Public sector shrugs off telephone code costs

3 Jun 99
Changes to Britain's phone system which could end up costing councils hundreds of thousands of pounds were met this week with a collective shrug of the shoulders from the public sector.

04 June 1999

Despite the potential for billions of new numbers being created in cities in England, Northern Ireland and Wales – the second major change in four years – most authorities seemed indifferent to the costs it will entail. None had seriously considered budgeting for it, nor the confusion which is likely to arise.

Cardiff, Coventry, London, Portsmouth, Southampton and the whole of Northern Ireland have been given new 02 codes, announced on June 1. These will run parallel to the existing ones until April 22 next year, when the latter will cease to exist.

Organisations will be forced to pay out to change phone numbers on stationery, transport and booklets. But government departments and councils did not seem unduly concerned. Neither the Treasury nor the Department for the Environment, Transport and the Regions could say how much the changes could cost them.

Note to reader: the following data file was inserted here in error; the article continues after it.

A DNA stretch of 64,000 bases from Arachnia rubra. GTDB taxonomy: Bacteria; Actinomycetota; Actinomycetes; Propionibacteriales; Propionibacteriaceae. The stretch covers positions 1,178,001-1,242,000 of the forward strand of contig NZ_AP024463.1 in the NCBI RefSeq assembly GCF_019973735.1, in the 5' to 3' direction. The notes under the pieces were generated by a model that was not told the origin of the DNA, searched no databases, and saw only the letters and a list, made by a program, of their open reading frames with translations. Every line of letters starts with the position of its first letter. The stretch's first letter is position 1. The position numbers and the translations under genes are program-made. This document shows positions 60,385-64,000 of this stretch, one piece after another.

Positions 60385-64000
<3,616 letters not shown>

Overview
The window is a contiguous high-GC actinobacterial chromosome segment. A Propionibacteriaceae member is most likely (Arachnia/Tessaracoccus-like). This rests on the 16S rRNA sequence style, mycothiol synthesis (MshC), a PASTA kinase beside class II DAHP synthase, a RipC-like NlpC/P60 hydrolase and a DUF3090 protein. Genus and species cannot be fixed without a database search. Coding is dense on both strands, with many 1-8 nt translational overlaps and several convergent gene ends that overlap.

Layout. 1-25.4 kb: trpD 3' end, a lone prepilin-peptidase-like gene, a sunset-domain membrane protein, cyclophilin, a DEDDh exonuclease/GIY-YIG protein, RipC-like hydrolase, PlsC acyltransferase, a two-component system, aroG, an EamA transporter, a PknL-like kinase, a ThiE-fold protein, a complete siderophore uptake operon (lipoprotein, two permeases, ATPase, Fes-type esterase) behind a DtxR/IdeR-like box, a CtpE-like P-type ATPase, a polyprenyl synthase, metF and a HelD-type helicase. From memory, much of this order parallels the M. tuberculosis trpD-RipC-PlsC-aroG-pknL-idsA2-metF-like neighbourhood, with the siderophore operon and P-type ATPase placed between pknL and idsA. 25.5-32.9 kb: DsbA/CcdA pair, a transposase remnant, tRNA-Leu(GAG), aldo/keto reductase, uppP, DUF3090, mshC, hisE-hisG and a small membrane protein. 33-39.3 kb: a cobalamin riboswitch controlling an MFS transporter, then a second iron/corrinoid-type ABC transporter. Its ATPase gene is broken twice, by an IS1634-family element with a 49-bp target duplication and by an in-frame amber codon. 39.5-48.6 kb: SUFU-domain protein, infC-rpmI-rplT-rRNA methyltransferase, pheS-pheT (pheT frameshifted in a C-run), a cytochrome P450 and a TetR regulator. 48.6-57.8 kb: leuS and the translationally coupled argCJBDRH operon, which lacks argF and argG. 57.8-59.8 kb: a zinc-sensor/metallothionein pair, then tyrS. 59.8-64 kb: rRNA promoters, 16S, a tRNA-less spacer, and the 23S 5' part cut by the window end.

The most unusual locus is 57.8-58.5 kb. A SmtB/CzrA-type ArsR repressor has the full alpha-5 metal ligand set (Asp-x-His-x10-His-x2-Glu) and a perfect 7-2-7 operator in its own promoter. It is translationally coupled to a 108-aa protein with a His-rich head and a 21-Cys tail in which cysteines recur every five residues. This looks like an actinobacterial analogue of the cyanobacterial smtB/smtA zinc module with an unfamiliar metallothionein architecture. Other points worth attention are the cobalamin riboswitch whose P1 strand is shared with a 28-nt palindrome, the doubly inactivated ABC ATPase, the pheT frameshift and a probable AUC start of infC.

A spokesman for Southampton City Council said: 'The Millennium Bug was much more an item than chasing telephone numbers,' adding that any cost to the council would be met from existing budgets.

Along the coast, Portsmouth City Council said it was 'confident' it would cope with the change. But David Pointon, procurement manager, warned that if the changes 'were not taken on board', it could lead to problems.

In Cardiff, a spokeswoman admitted there 'would be a cost' but added that as there were ten more months until the numbers came fully into operation, preparations could be made in the interim.

A spokesman for the Northern Ireland Information Office said the eventual cost to 'government would be relatively low'.

Although the public sector had difficulty coming up with a figure, the cost to small businesses was put at around £3,000 a firm. The last change in 1995 was estimated to have cost £500m across the UK.


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